Hervey Bay's Donald Gayler leaves the courthouse in Maryborough, after being sentenced for driving without due care and attention.
Hervey Bay's Donald Gayler leaves the courthouse in Maryborough, after being sentenced for driving without due care and attention.

OPINION: In the courtroom with a fatal crash driver

WHEN I walked into the courtroom on August 31 last year, my heart was full of sympathy not only for the mother who had lost two of her children, but also for Donald Gayler, the man who had caused the fatal crash.

The Hervey Bay solicitor and his wife were badly injured in the Easter Monday crash that claimed the lives of Brisbane siblings Daniel and Sarah Walker and I imagined his internal turmoil must be even worse than his physical injuries.

But after reading his online tirade describing the people who call for mandatory jail for driving offences "agitators", I feel like I need to speak out on the side of the victims - Sarah and Daniel, not Mr Gayler.

I have said this before - for the average, law abiding citizen, it is behind the wheel of a car that we are most likely to inadvertently cause someone's death.

It is my greatest fear when I get behind the wheel - a moment of inattention, fatigue, or lack of concentration can be the difference between making it home safely or causing a catastrophic crash, especially when travelling at high speeds.

Over the years, I've reported on several cases like Mr Gayler's.

A young man who fell asleep at the wheel and crashed into a woman on the Maryborough-Hervey Bay Rd, causing her death; a truck driver who was following too closely and had a split decision to decide whether to run into the vehicles in front of him or cross to the wrong side of the road.

He crossed to the wrong side of the road and two women coming home from a business meeting were killed.

An elderly woman in a Hervey Bay car park ran over an elderly man several years ago.

His daughter held him in her arms while he lay dying.

Each time I've been struck by how one bad decision or mistake had destroyed countless lives.

I've felt real sorrow not only for the family, but also each defendant who must go on with a heavy heart, knowing the pain they have caused.

While the punishments handed down by the court, often just fines and a few months without a licence, often did not seem tough enough, the hardest part, at least to me, would be living with the knowledge you had unintentionally caused another's death.

But the moment I walked into the court room last year, it all felt wrong.

Mr Gayler pleaded guilty to driving without due care and attention.

Police prosecutor Michael Quirk told the court when police informed Mr Gayler the crash he had caused claimed the lives of two people, he replied there was "not much he could do about that".

After returning from an overseas trip, Mr Gayler and his wife had been on a plane from England to Hong Kong and then Adelaide before flying to Brisbane then driving back to Hervey Bay.

He told police he was not fatigued and a "moment of inattention" had caused the crash.

During his court appearance, Mr Gayler's lawyer said his client, after 49 years of driving, had committed a mistake in a matter of a few seconds that he was ashamed of.

He said his client felt remorse, but in the next breath argued Mr Gayler should not lose his licence or have a conviction recorded against him.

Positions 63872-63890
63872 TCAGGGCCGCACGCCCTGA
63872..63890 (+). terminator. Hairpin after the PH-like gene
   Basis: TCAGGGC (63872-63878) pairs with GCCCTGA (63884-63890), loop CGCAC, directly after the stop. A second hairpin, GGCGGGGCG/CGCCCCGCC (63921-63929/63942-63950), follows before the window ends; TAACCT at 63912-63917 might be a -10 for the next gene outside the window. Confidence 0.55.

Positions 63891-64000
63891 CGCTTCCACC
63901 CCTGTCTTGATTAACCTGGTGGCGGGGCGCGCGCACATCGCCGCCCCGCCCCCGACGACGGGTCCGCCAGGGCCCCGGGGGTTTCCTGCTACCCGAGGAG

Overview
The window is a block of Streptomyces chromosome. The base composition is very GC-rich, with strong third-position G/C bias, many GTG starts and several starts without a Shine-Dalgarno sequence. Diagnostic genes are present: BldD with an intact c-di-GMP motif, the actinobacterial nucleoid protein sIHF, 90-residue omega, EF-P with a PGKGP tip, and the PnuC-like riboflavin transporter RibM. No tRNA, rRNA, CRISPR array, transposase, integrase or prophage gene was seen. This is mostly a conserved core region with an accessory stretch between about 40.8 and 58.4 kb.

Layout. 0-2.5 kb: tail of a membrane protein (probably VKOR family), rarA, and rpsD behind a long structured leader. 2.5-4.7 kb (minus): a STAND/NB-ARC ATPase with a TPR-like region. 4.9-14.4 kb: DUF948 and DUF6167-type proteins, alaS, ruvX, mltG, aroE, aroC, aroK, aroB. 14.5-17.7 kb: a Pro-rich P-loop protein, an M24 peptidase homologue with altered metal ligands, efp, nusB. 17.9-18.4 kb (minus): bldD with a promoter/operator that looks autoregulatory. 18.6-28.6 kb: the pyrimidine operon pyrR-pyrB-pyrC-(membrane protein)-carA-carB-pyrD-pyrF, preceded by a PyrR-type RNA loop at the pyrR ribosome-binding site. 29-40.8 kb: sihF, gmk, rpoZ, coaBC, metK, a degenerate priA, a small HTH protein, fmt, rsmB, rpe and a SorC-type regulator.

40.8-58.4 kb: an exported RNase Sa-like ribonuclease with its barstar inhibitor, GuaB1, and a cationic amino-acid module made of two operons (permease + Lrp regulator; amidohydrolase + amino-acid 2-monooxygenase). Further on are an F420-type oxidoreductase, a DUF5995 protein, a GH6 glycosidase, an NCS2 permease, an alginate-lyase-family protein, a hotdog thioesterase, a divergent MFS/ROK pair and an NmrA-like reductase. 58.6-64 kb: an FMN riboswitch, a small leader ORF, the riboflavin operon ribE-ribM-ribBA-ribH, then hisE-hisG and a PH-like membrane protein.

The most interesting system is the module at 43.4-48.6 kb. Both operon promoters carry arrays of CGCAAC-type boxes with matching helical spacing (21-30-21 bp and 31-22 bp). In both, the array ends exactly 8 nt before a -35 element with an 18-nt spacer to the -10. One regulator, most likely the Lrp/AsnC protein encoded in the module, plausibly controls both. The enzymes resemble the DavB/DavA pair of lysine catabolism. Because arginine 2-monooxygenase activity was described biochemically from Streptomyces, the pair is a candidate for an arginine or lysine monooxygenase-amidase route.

With Kerri Walker, the mother of Daniel and Sarah, sobbing in the courtroom after hearing her children had been incinerated in their vehicle, I'll admit that I was taken aback by this request for leniency.

In the end, Mr Gayler lost his licence for three months and was fined $3000.

In the aftermath of the court case, Kerri and her friend Trisha Mabley, whose son Peter was also seriously injured in the crash, joined forces to try to increase the penalties for careless driving that results in death.

They were successful, with tougher penalties being passed through the Queensland Parliament earlier this year.

Then last month, for reasons unknown, Mr Gayler wrote this in his Don's Dynamite newsletter: "So think of it like this - you have a sound reputation, both in the community and in business.

"You might even have an unblemished driving record - but if there is a mandatory term of imprisonment set for your offence, then it doesn't matter what a jury might think, it doesn't even matter what the presiding judge might think.

"You get the mandatory sentence and you go to gaol for the mandatory period.

"Agitators in the community seek mandatory gaol sentences for all types of offences."

Why would someone who has - completely unintentionally - inflicted so much hurt upon a family think it was a good idea to share an opinion on this subject?

Especially an opinion so self-serving, so one-sided.

In my heart I know Mr Gayler, who has himself lost a child, must feel the significance of what happened on Easter Monday last year.

I wonder if this is his way of trying to rationalise what happened, or downplay his role in the crash.

If so, he would have been better served keeping his opinion to himself rather than broadcasting it online for the world, including the victims' families, to see.

Mr Gayler's own defence said a momentary lapse of attention on his behalf caused the crash.

Maybe by increasing penalties for all drivers who cause fatal crashes, we might see more drivers concentrating on our roads and fewer of these momentary lapses.

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